First Drive


Nissan LEAF Tekna 40kWh

Written by Richard Gooding

The original Nissan Leaf was a trailblazer, the first big-selling pure electric car. Eight years and 300,000 cars later, there’s a second-generation version. Richard Gooding finds that a longer driving range, a more powerful electric motor and easier-on-the-eye styling are just a few of the advances What is it? The Nissan LEAF is the best selling electric car in the world, with over 300,000 finding homes since its launch in 2010. A programme of steady but useful improvements and refinements has ensured the car has remained popular. Yes, its looks may have been divisive, but with a 30kWh battery upgrade, the first‑generation LEAF was still a capable fleet‑friendly electric option. Now, there’s a new one. The second-generation LEAF builds on the successful foundations of its predecessor. Built on the same platform, but with more on-board driver technology and mainstream, conventional looks, the new car packs a 40kWh battery and a theoretical combined driving range of around 168 miles on the new Worldwide Harmonised Light Vehicle Test Procedure (WLTP). How does it drive? The new LEAF is the first all-electric car to enter a second generation. Nissan has done a good job of updating the looks as to not alienate drivers of the older car, but also to attract new owners. Smart and good-looking, the new model even looks more dynamic than the old one when it’s standing still. A floating roof, holographic front ‘grille’ and gloss black tailgate add stylish touches to a shape which features elements of Nissan’s latest design DNA. Inside, drivers of the first-generation LEAF will feel at home. There’s a familiar feel to all the controls, and the centre console and ‘transmission tunnel’ are very similar to the outgoing car. There’s the same ball‑shaped gear selector and ‘wing’‑shaped air conditioning controls,

New LEAF’s interior will be familiar to drivers of the old car, but cabin fit and finish has improved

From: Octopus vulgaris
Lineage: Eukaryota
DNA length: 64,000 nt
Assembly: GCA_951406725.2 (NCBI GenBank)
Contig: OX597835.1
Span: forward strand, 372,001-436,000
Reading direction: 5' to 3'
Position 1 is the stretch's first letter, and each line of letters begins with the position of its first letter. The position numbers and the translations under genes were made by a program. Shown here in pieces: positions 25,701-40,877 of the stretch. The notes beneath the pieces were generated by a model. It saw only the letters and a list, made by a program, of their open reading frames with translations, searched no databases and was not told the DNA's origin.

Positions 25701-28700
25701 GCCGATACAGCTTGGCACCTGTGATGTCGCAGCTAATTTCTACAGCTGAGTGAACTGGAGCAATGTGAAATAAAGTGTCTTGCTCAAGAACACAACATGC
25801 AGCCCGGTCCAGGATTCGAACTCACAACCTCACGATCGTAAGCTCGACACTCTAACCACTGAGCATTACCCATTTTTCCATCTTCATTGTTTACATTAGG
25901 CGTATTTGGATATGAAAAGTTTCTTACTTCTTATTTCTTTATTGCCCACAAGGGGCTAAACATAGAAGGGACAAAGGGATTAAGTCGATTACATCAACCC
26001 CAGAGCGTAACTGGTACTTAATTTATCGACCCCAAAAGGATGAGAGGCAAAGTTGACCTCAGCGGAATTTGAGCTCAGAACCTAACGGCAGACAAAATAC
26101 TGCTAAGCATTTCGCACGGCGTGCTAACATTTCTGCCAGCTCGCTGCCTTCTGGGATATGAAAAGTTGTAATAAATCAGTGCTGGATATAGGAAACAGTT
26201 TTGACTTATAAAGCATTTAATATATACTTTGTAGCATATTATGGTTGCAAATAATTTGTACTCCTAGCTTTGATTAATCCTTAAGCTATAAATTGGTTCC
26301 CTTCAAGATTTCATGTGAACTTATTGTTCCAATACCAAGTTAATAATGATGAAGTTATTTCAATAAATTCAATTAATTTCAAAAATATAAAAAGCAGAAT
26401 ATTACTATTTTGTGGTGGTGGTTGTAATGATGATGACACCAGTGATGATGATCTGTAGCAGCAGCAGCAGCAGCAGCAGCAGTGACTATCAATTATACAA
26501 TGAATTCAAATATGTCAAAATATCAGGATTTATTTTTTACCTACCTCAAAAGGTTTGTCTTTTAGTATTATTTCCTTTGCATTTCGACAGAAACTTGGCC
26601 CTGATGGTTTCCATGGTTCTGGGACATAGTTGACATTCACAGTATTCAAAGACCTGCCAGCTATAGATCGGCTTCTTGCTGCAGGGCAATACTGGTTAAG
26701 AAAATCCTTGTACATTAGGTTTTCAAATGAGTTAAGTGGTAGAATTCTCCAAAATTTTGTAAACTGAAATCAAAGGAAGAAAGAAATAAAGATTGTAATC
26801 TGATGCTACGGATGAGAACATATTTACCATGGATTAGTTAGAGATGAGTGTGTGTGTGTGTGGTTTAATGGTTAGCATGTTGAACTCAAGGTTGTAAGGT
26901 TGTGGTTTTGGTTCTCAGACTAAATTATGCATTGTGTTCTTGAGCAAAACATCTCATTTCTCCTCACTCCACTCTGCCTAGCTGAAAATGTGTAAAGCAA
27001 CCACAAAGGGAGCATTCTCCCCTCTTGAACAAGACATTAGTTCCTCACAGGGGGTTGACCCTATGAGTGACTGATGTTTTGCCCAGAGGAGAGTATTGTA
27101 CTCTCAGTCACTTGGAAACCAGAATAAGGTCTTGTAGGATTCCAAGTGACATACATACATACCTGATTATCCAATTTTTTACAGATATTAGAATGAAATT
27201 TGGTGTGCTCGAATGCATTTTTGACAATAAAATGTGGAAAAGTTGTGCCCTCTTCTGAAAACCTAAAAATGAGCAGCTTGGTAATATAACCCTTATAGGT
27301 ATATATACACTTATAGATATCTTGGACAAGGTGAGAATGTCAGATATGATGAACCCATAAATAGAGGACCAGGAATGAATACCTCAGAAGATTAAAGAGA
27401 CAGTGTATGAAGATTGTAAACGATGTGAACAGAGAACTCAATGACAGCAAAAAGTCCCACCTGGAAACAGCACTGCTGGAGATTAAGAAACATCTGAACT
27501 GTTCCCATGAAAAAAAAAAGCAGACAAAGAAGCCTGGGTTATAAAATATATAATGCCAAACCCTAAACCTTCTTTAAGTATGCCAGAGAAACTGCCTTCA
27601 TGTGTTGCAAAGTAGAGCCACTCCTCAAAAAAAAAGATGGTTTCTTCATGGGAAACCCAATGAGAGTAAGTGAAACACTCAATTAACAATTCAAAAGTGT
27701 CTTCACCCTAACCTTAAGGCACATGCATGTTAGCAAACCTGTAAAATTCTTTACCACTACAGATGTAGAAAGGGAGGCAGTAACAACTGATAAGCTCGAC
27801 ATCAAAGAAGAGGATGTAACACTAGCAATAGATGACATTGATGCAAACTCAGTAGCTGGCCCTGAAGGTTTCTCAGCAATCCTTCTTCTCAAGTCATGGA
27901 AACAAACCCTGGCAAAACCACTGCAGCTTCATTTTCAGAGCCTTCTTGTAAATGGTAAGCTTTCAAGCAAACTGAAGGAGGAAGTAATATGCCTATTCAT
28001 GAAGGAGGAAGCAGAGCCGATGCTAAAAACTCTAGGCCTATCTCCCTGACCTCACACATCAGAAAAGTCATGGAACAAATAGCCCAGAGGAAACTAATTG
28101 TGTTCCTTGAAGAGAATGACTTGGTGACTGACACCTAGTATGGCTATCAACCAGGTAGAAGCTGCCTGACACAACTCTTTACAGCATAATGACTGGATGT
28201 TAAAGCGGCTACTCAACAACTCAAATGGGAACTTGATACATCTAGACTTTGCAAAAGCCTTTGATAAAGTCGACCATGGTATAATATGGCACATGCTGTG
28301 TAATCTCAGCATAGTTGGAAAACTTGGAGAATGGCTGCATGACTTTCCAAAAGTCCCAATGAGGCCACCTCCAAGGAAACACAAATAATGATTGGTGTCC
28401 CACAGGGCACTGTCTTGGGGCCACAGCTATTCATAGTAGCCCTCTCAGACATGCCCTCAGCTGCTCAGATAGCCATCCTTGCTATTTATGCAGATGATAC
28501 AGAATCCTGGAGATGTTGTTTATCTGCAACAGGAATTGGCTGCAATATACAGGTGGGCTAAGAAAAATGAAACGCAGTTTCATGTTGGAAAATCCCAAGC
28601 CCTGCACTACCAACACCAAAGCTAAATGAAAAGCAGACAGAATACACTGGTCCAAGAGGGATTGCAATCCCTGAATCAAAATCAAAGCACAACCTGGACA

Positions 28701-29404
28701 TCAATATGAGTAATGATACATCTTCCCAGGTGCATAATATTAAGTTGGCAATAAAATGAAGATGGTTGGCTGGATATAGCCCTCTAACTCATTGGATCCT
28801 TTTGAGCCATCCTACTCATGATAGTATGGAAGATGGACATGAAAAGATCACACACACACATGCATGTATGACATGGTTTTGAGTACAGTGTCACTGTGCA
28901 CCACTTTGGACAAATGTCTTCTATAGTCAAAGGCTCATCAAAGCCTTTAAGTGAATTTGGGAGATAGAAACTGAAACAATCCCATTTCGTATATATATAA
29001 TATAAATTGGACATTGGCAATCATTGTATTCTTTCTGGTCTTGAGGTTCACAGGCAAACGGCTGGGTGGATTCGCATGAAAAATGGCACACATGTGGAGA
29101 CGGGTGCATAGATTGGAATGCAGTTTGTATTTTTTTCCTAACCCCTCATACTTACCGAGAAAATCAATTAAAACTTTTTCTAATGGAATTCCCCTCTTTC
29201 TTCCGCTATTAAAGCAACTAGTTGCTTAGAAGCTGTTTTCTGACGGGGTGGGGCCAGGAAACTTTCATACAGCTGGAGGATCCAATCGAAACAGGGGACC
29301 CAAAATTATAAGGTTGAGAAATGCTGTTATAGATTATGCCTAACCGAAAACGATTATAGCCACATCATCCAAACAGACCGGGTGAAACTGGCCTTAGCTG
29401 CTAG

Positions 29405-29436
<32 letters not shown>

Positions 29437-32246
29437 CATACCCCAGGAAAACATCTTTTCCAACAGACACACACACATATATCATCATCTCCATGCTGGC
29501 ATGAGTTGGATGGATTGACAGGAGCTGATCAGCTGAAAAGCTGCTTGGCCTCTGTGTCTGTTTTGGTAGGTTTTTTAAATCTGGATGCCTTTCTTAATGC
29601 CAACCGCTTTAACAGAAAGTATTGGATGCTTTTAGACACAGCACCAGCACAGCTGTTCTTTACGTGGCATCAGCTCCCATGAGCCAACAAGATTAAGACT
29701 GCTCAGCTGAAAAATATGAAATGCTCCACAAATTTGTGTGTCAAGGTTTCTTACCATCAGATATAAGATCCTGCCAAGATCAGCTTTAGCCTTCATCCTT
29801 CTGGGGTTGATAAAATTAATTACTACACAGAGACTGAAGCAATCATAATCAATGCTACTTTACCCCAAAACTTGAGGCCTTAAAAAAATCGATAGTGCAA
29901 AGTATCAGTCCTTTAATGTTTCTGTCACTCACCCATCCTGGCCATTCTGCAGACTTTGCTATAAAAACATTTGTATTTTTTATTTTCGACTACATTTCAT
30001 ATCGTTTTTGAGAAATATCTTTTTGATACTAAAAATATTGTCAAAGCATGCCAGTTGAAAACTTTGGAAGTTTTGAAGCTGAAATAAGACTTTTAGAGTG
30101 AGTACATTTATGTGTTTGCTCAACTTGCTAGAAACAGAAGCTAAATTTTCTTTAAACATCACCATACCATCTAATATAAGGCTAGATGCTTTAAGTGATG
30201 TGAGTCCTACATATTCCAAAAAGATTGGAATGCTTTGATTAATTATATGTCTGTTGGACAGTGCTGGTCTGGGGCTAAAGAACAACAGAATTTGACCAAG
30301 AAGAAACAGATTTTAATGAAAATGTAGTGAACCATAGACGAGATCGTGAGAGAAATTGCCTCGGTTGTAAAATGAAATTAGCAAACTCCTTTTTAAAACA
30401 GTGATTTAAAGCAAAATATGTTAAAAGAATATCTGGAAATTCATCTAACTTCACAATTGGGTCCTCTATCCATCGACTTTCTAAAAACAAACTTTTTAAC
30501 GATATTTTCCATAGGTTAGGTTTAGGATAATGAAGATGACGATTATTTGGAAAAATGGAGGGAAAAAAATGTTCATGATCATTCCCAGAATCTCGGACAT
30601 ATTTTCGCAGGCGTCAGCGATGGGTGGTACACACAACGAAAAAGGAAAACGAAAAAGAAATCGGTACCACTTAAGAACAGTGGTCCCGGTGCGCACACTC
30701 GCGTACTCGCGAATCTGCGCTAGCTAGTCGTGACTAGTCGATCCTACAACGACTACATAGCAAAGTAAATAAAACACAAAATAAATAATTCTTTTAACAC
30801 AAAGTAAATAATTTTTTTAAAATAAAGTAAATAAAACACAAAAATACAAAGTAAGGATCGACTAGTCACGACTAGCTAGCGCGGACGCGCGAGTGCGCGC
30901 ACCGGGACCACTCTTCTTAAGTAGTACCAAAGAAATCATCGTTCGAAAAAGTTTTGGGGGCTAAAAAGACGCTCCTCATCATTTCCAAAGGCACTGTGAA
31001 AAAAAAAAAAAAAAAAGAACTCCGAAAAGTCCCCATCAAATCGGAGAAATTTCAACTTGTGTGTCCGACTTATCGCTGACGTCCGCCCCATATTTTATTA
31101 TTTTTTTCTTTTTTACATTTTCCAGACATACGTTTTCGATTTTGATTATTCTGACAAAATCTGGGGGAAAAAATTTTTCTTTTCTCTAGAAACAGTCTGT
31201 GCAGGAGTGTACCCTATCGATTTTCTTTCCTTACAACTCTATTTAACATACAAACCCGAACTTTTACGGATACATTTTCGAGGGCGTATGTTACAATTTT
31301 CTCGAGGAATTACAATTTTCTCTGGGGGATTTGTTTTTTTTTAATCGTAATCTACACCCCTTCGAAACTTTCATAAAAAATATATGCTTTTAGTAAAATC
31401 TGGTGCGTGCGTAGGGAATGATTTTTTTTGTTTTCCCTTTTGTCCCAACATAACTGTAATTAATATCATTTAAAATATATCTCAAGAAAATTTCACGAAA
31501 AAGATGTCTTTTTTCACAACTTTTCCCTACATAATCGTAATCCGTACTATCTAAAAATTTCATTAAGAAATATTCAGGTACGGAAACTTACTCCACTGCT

while the new instrument panel ahead of the driver is much more sophisticated. A seven-inch digital TFT screen ‘combimeter’ imparts clear and crisp displays and sits alongside an analogue speedometer. The pairing works well, and the digital screen shows economy read-outs, and a range of displays relating to the numerous safety and driving technologies. It’s true that cabin quality has improved, but it ultimately still lags behind that of some rivals. Practicality is on the pace, though, with a luggage capacity of 435 litres with the rear seats in place, unless the Bose audio system is fitted. The NissanConnect EV seven-inch colour touchscreen infotainment system is fitted from Acenta models upwards, and although it’s undeniably useful, the on-screen graphics are broadly similar to the old LEAF, which means a dated appearance, while the system isn’t the smoothest in operation. Because of its all-electric powertrain, the old LEAF was always quiet on the move, and the new car builds on this but sets a new standard for refinement. Nissan has added 30 per cent more sound insulation on the second-generation model Additional soundproofing keeps outside noise to the absolute bare minimum. Redesigned suspension adds further comfort, the new car enjoying an uncanny mix of both compliance and agility. A 5mm lower centre of gravity than the old car – with the natural benefit of the platform-mounted battery

packs – ensures stability and an unruffled composure. The steering rack has been tuned for a more sporty feeling, too, with lock‑to‑lock turns reduced from 3.2 to 2.6. All in all, it’s a convincing dynamic package, and the new car feels a lot more involving to drive. Nissan trumpets the new car’s technological advances, and with good reason. The e-Pedal (see panel) really does work, and enables the new LEAF to be driven with just one pedal, just as the Japanese car maker suggests. Yes, there is a similar feature on the BMW i3, but the new Nissan LEAF’s e-Pedal is switchable, and can be turned off if the modulation is a stretch too far for some drivers. It’s such a brilliantly easy and impressive system, though, we suspect it will make an appearance on a good selection of forthcoming EVs. The outgoing car’s ‘Eco’ setting, and ‘D’ and ‘B’ (additional regenerative braking) driving modes remain. In the default ‘D’ mode the new LEAF is a spritely performer, with 0-62mph coming up in 7.9 seconds, the car using all of its 236lb ft / 320Nm of torque to exemplary effect. The second-generation electric Nissan runs out of electric puff at 89mph. The new LEAF is also the poster car for Nissan’s new and advanced range of ‘Intelligent Mobility’ technologies. The ProPILOT offers systems to encourage a ‘safer, more comfortable’ drive, while ProPILOT Park features fully autonomous parking thanks to an array of sonar detectors and cameras.